Lincoln University profile

Lincoln University is New Zealand’s specialist land-based university. As a publicly owned and operated  university that exists and operates under New Zealand statute, we are 100% committed to transforming land, people and economies. Arguably no other New Zealand university has had such a direct link with the New Zealand economy, and with the people responsible for fuelling the economy for much of that time, than us.



Historic Ivey HallLincoln is New Zealand’s third oldest university. Founded in 1878 as a School of Agriculture, the organisation was linked to Canterbury College, welcoming its first intake of students in 1880.

In 1896, with agriculture now well established as the mainstay of New Zealand’s exports, the School of Agriculture separated from Canterbury College and became Canterbury Agricultural College, with its own governing body and the ability to award degrees through the University of New Zealand. In 1961, the university was officially renamed Lincoln College, becoming a constituent college of the University of Canterbury. In 1990 Lincoln University formally separated from the University of Canterbury and became the self-governing national university that it is today.


From accounting to viticulture

In the same way as New Zealand economic base has broadened, our range of courses has also diversified to encompass land-based disciplines across the whole value chain. Today, Lincoln University’s specialist programmes attract students with a strong interest in science, the social sciences and/or commerce from throughout New Zealand and over 60 countries. Those courses include certificates, diplomas, bachelors and postgraduate qualifications in agriculture and agribusiness, commerce, environmental management and planning, landscape architecture, sport and recreation management, science, software and information technology, tourism and viticulture and oenology.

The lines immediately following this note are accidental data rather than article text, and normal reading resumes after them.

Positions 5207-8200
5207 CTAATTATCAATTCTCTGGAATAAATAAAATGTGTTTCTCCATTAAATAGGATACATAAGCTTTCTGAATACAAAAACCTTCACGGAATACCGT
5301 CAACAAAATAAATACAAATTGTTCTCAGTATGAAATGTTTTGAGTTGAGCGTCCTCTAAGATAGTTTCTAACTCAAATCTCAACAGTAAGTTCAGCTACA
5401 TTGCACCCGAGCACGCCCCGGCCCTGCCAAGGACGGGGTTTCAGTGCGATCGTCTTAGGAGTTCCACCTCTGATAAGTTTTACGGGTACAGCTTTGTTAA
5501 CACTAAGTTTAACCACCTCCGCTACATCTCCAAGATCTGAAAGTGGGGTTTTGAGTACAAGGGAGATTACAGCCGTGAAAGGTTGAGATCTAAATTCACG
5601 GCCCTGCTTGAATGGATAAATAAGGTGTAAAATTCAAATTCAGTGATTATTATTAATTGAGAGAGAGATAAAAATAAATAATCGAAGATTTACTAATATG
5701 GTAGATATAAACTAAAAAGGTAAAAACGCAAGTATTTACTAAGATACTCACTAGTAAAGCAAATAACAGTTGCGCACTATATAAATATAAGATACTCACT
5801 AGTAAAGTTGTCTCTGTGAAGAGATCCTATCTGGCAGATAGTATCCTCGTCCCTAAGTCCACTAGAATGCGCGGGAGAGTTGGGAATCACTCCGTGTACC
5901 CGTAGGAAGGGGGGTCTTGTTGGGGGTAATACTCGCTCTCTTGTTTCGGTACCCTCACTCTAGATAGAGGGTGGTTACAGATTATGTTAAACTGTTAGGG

Research-led teaching

One of the key reasons for our success is that programmes combine robust theory with practical applications. Employers applaud the high levels of practicality structured into our courses while our teaching of the theory is highly informed by the world class research that Lincoln University is involved in. No other university in New Zealand has a higher rate of research dollars per full-time member of academic staff. 
Lincoln University demonstrates that national and international research leadership in a range of areas. Specifically, the campus is home to the Agribusiness and Economics Research Unit (AERU), the Centre for Advanced Computational Solutions (CfACS), the Tourism, Recreation Research and Education Centre (TRREC), the Centre for Soil and Environmental Quality and the Isaac Centre for Nature Conservation.

Lincoln University is also home to the National Centre for Advanced Bio-Protection Technologies, one of only seven Government-sponsored Centres of Research Excellence in New Zealand and the only one in the South Island. The Centre is at the forefront of research in New Zealand on bio-protection and is a collaboration between Lincoln University, AgResearch, Crop and Food Research and Massey University. 
It’s another example of how our specialist land-based university works with experts across a range of disciplines to advance sectoral and national competitiveness.